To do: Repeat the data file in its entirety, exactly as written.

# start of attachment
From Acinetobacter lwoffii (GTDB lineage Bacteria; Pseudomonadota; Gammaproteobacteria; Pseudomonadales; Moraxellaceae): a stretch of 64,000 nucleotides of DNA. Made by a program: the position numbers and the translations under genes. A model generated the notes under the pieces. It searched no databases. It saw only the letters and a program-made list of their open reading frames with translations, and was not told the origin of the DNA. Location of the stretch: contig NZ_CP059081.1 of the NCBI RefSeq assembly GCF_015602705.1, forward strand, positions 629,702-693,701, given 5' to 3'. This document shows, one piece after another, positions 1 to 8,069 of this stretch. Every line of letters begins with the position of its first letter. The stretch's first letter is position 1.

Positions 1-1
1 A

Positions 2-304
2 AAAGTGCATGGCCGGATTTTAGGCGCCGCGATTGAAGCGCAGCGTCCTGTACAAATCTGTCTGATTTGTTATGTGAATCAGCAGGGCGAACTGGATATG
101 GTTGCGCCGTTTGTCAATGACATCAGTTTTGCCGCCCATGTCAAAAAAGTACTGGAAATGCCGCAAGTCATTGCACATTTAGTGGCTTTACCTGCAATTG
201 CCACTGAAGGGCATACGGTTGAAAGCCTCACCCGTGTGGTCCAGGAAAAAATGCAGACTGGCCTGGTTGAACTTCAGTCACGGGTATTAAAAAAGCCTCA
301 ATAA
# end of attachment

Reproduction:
From Acinetobacter lwoffii (GTDB lineage Bacteria; Pseudomonadota; Gammaproteobacteria; Pseudomonadales; Moraxellaceae): a stretch of 64,000 nucleotides of DNA. Made by a program: the position numbers and the translations under genes. A model generated the notes under the pieces. It searched no databases. It saw only the letters and a program-made list of their open reading frames with translations, and was not told the origin of the DNA. Location of the stretch: contig NZ_CP059081.1 of the NCBI RefSeq assembly GCF_015602705.1, forward strand, positions 629,702-693,701, given 5' to 3'. This document shows, one piece after another, positions 1 to 8,069 of this stretch. Every line of letters begins with the position of its first letter. The stretch's first letter is position 1.

Positions 1-1
1 A

Positions 2-304
2 AAAGTGCATGGCCGGATTTTAGGCGCCGCGATTGAAGCGCAGCGTCCTGTACAAATCTGTCTGATTTGTTATGTGAATCAGCAGGGCGAACTGGATATG
101 GTTGCGCCGTTTGTCAATGACATCAGTTTTGCCGCCCATGTCAAAAAAGTACTGGAAATGCCGCAAGTCATTGCACATTTAGTGGCTTTACCTGCAATTG
201 CCACTGAAGGGCATACGGTTGAAAGCCTCACCCGTGTGGTCCAGGAAAAAATGCAGACTGGCCTGGTTGAACTTCAGTCACGGGTATTAAAAAAGCCTCA
301 ATAA